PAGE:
From 4th March, a spare locomotive has been stationed at Nevers, and is manned in the evenings. (This is understood to be a BB 22200 released from Paris – Maubeuge duties by delivery of Régio 2Ns). At 18.00 it is scheduled to follow train 5978 (16:30 Clermont Ferrand – Paris) to Cosne-sur-Loire where it waits for the penultimate Paris – Clermont Ferrand services in each direction to pass. and then returns to Nevers where it is manned until the final train in each direction has passed through the the Montargis – Nevers section. During 2024 the existing locomotive fleet will be equipped with additional detectors and diagnostic equipment to point-up faults. All drivers will be trained for the alternative route via Saincaize and Vierzon to facilitate diversions if the normal route is blocked. From September, a mobile repair team will be based at Nevers to respond to problems, enabling locomotives to proceed if possible albeit at reduced speed. The spare locomotives will also be crewed for a longer period increasing its capacity to respond to incidents. 

Some 60% of incidents with delays of more than three hours are caused by external factors such as fallen trees or collisions with animals. The SNCF Réseau budget for wildlife and vegetation control is increasing from €4.7 million in 2020 to €7.1million in 2024. A wider band of lineside clearance will be adopted along with improved fencing and animal intrusion devices. An agreement with the Nièvre Hunting Federation was signed at the end of March.

A new remote monitoring system will be introduced on the Nevers – Saint-Germain-des-Fossés section to better prevent signalling incidents. Two new self-propelled road-rail vehicles with nacelles have been ordered to improve response to catenary problems; these will enter service in the summer.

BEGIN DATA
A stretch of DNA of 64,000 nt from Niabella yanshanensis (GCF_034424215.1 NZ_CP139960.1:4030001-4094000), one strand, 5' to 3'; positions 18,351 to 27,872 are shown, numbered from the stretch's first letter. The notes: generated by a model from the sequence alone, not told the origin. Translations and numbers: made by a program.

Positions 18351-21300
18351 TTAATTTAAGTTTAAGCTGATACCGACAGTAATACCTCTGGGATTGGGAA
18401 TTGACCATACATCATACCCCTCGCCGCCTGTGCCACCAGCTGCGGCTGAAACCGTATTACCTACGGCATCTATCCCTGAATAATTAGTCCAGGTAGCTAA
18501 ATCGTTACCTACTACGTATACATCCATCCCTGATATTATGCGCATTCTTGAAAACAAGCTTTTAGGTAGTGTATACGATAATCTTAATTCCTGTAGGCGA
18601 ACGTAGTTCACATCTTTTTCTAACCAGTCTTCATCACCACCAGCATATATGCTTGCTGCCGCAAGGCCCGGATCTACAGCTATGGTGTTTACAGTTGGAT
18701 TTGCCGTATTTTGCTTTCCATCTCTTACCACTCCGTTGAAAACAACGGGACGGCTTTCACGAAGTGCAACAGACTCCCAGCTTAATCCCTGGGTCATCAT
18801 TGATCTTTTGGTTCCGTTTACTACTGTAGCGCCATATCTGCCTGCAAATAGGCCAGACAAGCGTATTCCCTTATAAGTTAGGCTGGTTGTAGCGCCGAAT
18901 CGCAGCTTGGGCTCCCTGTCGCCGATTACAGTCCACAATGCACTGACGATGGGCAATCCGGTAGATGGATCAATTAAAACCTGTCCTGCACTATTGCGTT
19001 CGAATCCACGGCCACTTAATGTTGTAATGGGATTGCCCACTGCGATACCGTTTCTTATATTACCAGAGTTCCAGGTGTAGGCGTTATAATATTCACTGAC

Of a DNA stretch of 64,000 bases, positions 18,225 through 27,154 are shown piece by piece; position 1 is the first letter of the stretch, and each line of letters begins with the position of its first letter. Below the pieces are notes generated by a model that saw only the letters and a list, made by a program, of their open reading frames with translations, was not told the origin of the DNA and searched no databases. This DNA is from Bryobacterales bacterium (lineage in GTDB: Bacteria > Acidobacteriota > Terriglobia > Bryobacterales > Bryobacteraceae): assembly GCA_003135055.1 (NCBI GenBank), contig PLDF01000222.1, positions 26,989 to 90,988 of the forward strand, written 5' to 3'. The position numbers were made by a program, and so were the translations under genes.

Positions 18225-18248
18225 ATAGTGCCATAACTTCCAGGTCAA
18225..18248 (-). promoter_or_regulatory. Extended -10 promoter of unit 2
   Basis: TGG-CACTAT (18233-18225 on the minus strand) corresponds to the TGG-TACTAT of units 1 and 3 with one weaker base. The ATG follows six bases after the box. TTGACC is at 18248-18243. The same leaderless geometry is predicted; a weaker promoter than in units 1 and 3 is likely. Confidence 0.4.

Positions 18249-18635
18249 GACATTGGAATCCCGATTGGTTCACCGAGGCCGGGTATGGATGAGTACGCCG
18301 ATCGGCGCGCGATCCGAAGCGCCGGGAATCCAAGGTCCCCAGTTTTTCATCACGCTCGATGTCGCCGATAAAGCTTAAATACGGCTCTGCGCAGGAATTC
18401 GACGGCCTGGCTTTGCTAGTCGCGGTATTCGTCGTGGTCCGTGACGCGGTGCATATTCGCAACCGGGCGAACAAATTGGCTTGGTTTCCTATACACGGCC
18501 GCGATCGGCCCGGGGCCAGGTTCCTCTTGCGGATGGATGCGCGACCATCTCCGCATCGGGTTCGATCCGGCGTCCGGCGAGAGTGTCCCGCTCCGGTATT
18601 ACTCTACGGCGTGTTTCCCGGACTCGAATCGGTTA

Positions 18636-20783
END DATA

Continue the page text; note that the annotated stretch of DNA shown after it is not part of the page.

A number of other initiatives have been put in place to shorten response time in the event of delays. From March, incidents on the line are now managed by the central SNCF Crisis Centre. Agreements have also been put in place with all the civil services along the route to improve response when incidents occur.

TGV cuts coming?

SNCF has denied reports that it was looking to cut some less-remunerative TGV services. Nevertheless, further reports indicate that it is demanding payment to maintain certain stops by TGVs, such as at Laval, or to maintain current service levels on routes from Paris to Annecy, Arras, Chambéry, Dijon, Grenoble, Metz-Nancy, Reims and La Rochelle. 

According to an article in Le Parisien, SNCF is considering cutting some TGVs, a measure that crops up from time-to-time in the wake of a 2015 report from the Court of Auditors which suggested TGV profitability was endangered by serving too many destinations off the core LGV network. Now the prospect of competition from Le Train, Kevin Speed and others, together with expansion of RENFE and Trenitalia high-speed services in France, has necessitated a close look at profitability, with the principle that core routes subsidise through trains to destinations away from the high-speed network again coming under review.